Re:Explain push polling to me? (2, Interesting)

MichaelSmith (789609) | more than 5 years ago | (#27758025)

You ring lots of people on the pretence that you want their opinion. Then you ask leading questions like Would you vote for candidate X even though he has voted for higher taxes in your city, or some such. The idea is to promote an idea about candidate X, not to find out where the votes are going.

It is a very popular political tool.

Re:Explain push polling to me? (1)

dejanc (1528235) | more than 5 years ago | (#27758061)

It's a loaded poll. You call as many people as you can, and ask them questions like: Q) How do you think introduction of socialism into our community that is caused by cheap Internet access will affect our already fragile economy? a) Very badly. b) Somewhat badly. c) Not that badly.

Re:Explain push polling to me? (3, Informative)

mysidia (191772) | more than 5 years ago | (#27758155)

It's a "political poll" delivered under false pretense with prejudiced questions.

A poll designed not to collect your answers but to feed you misinformation (FUD) and influence your opinion.

Generally, they are very effective. People investing time in taking a poll believe the pollster is an authority on the subject, so there is a strong tendency tend to believe all the misinformation, and many people's opinions can be influenced dramatically.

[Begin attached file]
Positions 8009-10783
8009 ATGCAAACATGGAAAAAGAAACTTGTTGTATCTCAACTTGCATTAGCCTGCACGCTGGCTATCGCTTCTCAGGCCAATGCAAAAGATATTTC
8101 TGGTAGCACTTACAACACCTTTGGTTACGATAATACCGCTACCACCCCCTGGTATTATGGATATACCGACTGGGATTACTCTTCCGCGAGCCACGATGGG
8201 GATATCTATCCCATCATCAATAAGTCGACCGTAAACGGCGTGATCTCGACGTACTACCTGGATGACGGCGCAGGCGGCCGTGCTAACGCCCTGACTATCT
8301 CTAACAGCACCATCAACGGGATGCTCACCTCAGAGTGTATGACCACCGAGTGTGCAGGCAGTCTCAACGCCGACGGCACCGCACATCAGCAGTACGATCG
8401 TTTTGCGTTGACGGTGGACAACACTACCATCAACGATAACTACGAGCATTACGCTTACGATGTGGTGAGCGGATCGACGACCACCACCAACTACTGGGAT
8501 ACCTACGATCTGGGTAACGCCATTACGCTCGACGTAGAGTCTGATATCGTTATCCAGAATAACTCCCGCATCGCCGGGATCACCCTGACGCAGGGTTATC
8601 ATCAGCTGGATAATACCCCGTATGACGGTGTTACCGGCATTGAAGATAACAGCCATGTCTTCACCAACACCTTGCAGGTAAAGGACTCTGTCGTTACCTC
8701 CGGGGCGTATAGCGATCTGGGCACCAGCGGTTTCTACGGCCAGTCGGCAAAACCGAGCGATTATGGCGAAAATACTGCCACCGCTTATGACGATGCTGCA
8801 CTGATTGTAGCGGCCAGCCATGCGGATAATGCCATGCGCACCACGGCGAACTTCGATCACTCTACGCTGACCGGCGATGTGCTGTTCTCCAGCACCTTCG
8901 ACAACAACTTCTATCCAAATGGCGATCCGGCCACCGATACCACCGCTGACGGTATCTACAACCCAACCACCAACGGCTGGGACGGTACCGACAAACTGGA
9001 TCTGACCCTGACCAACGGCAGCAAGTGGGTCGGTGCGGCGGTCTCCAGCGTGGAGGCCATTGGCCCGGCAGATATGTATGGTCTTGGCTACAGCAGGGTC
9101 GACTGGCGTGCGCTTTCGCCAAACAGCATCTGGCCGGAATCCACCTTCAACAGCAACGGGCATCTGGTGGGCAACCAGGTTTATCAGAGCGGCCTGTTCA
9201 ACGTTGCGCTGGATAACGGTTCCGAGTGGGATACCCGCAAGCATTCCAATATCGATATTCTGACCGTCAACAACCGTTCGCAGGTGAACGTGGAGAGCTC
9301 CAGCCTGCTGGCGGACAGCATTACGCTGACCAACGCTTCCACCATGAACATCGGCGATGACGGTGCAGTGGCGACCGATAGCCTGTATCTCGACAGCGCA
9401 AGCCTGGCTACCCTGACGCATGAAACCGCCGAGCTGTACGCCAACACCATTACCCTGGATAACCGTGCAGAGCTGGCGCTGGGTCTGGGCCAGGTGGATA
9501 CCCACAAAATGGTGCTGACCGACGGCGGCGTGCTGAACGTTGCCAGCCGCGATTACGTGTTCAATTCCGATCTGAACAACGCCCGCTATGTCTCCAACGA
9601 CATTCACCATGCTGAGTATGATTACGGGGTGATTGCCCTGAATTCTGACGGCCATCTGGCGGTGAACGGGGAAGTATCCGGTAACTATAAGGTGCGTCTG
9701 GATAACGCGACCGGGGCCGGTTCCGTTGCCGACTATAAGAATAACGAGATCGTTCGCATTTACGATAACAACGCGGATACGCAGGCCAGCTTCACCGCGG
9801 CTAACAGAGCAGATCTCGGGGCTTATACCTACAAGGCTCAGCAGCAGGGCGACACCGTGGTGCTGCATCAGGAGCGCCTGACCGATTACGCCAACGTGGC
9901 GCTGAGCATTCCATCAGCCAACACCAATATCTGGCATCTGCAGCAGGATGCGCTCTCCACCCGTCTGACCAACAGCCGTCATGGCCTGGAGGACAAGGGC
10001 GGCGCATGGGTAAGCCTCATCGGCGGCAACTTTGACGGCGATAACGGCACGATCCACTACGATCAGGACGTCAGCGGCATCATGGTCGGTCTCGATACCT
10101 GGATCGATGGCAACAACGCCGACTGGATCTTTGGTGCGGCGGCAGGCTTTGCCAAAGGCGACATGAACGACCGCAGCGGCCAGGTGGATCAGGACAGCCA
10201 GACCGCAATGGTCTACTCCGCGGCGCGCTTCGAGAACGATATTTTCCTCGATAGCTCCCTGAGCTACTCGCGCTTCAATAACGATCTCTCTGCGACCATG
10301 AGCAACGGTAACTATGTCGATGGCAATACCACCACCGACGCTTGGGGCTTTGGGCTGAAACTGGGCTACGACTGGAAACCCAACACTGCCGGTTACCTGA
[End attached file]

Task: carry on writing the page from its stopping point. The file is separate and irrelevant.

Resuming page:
(Especially if they were neutral on or unaware of the subject beforehand)

The practice is actually illegal in some states.

What a racket (1)

mc1138 (718275) | more than 5 years ago | (#27757911)

I talked about this before, but its a real shame seeing this sort of behavior out of companies. I know they're backed against a wall a bit, but really, if they'd been taking the time to upgrade and provide better service all along then they wouldn't be in this position in the first place. It's almost as bad as giving people a crappy service and then trying to charge people for "extra" bandwidth...

TW pays a bribe for access; Greenlight benefits (3, Interesting)

gelfling (6534) | more than 5 years ago | (#27757975)

At least in the Triangle area in NC, TW pays the local municipalities a bribe, I mean an "Access Fee" that can approach something like 15% of the revenue. While their methods are all unsavory, they are rightfully angry that their bribe is underwriting a competitor.

Re:TW pays a bribe for access; Greenlight benefits (1)

tychovi (1221054) | more than 5 years ago | (#27758189)